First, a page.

I interviewed a writer once for a newspaper article, and he told me that he doesn't allow his students to use writer's block as an excuse not to write. He said, "Pounding those keys, is better than not pounding those keys. You better write something anyway. You can't wait on the lightning to strike, because what if it never strikes?"
As a result, I will be writing every day for thirty days, no matter what. Today, I will write about what I've gathered from doing stand-up comedy on open mic night four time in the last six weeks at tge Nutt Street Lounge. (That's actually the name of the street. How convenient.)
I have learned that if you are gonna get up on that stage, you better damn well WANT to get up on that stage. If you're not sure you belong there, the audience will sense that and ask themselves the same question: "Why the hell is he up there?"
If your stuff isn't funny, it's not the audience's fault... even if it is their fault. Who cares if you are so funny they aren't smart enough to get you? (That's what lovers and spouses are for.) It doesn't mean dick if you're too advanced for the crowd. In the end, they are the judge. If they don't like your routine, you better fix it. Or at least don't expect them to like it if you keep doing the same shit that never made them laugh at you the first time. They aren't there to be taught. They are there to laugh... or not. It's really up to you.
If you are bombing, acknowlege it. The crowd knows when you're blowing it. You know when you you're blowing it. But most importantly, they know that you know that they know you're blowing it. Go ahead and acknowledge the elephant in the room. Get it out of the way by making it part of the act (or the RE-act in this case) and then get things back on track.
Be yourself. Don't try to be what they want. That sounds like it conflicts with something I said earlier, but it really doesn't. What I'm saying is: be yourself, but craft yourself into a package they can laugh at. If you're only trying to be what they want, but not who you really are, they will smell it. People are dumb about a lot of things, but this is not one of them. I learned I do my best even if I'm saying outlandish stuff they don't support, because I at least get a laugh from those who say to themselves, "Wow! I can't believe this crazy fuck believes what he says. And I even more can't believe that he would have the nerve to say it. But he must believe it if he's dumb enough to say it. Who would lie about something so unpopular? I'm intrigued by this dude. He's kind of funny."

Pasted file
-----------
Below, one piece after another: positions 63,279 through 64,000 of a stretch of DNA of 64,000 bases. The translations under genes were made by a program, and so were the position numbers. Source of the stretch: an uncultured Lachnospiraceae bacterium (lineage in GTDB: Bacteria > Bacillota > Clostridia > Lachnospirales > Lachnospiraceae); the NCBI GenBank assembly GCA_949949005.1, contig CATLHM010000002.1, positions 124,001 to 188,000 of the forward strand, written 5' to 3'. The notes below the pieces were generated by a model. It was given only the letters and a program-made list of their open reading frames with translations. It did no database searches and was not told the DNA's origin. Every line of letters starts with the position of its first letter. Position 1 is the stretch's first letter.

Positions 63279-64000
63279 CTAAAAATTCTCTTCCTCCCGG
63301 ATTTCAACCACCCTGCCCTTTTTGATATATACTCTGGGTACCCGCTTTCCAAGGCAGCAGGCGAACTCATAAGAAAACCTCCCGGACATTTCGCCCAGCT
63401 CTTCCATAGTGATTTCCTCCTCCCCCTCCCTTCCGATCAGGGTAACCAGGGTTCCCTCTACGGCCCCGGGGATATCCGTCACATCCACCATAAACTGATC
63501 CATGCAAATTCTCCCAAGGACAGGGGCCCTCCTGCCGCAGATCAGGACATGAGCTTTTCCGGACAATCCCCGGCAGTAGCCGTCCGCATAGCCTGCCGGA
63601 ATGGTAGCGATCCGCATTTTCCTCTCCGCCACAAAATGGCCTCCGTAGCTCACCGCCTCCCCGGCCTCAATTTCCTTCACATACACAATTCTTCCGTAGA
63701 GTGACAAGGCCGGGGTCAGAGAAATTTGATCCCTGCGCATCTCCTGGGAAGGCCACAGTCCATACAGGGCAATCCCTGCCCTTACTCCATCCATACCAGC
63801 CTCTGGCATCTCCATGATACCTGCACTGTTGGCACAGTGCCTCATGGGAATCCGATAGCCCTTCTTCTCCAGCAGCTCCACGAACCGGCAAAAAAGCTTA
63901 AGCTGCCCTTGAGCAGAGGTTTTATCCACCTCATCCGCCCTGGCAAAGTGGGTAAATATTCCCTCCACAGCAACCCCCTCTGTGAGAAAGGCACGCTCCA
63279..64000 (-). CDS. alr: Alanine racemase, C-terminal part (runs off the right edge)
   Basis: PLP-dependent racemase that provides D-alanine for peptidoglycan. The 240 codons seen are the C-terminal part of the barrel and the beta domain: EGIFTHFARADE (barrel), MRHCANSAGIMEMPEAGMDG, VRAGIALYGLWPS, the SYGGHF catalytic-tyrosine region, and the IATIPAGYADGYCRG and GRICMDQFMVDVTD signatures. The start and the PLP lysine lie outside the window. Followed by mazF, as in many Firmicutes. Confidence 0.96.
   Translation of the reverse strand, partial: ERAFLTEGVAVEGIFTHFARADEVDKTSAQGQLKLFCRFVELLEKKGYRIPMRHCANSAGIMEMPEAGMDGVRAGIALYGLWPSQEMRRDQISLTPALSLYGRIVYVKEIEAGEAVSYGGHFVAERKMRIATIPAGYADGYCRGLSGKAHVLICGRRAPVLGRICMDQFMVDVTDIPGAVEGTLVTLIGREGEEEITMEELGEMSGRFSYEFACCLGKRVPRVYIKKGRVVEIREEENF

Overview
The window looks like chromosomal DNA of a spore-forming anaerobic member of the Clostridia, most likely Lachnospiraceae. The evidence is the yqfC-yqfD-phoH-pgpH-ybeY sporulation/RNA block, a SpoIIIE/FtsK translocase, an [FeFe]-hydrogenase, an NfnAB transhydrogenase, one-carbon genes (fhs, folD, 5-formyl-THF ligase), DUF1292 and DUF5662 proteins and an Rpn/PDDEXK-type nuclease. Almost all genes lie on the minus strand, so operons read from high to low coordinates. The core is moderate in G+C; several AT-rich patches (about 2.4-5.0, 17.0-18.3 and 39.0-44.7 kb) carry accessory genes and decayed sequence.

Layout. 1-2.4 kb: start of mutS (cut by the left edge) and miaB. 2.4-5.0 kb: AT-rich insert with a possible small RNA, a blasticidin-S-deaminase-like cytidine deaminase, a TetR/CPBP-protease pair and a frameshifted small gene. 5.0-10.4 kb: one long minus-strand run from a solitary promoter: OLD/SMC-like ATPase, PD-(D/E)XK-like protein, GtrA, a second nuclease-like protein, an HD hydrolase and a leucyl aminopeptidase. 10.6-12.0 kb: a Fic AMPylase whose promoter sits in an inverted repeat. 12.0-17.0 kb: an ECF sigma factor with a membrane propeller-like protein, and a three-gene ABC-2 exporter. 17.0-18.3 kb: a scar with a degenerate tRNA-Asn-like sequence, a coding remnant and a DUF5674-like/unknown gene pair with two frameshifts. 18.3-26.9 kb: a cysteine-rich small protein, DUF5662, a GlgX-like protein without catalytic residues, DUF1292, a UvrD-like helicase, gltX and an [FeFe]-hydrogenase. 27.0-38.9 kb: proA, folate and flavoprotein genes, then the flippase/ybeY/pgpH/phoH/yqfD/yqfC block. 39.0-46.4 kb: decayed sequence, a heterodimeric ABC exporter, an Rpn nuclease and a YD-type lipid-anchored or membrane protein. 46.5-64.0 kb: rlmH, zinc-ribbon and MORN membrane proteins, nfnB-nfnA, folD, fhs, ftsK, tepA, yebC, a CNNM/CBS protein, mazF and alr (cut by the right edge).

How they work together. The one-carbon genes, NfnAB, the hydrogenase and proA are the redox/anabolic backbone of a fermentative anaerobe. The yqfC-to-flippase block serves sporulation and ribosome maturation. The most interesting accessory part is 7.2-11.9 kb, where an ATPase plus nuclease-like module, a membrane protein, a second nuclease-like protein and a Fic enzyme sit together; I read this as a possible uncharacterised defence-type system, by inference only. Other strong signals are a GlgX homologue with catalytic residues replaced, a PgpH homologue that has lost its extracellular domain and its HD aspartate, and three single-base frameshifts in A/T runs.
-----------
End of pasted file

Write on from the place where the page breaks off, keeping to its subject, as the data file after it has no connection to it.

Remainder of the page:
Always listen to the other comics that go on before you. It is amazing how sometimes a comic you don't know will talk about the same bizarre shit you were planning to joke on when you get up there. You need to listen, so when you get up there you can acknowledge that you're retreading some guy's topic, and then you have to show them why your take is different and why it's still worth hearing.
The lights are bright. It makes it hard to see the crowd sometimes. Don't acknowledge this. The crowd doesn't see it and the crowd doesn't care. Just pretend you can see them, and make your hearing more acute so you can work off of the noise.
Don't get so hurried that you talk over the laughter you've created. They'll stop laughing when they're ready. But if you talk over it, they will stop laughing to hear your next words and you have ruined the natural flow of the conversation. Yes, it's a conversation. Their part of the dialogue is the laughter. If you talk over it, you are interrupting them and it subconsciously offends them and the laughter will stay smaller. (I need to listen to myself on this point. I'm so bad at this, because I'm nervous that if I stop I will lose them. It's actually the opposite.)
It's okay to catch a buzz to calm your nerves. But don't get too drunk. The lights will make you dizzy and you'll be all over the place.
Try to look at everyone from time to time. If you pay attention to only one side, you will lose the other. Make individual eye contact with as many people as you can. But only do it at points in your act where you are so comfortable you won't lose your place.
It is okay to laugh at yourself. In fact, the number one thing I have found wins the crowd over is when you truly, truly believe that what you're telling them is funny, too. Not in a "Hey, I'm so damn funny way," but more in a genuine, "I know! I can't believe this shit is true, either!"
There are my tips from the amateur comic that is me. Maybe I should listen to myself. Then again, I've met me. Maybe I should ignore everything I just said. And maybe you should, too. I'm a dumbass.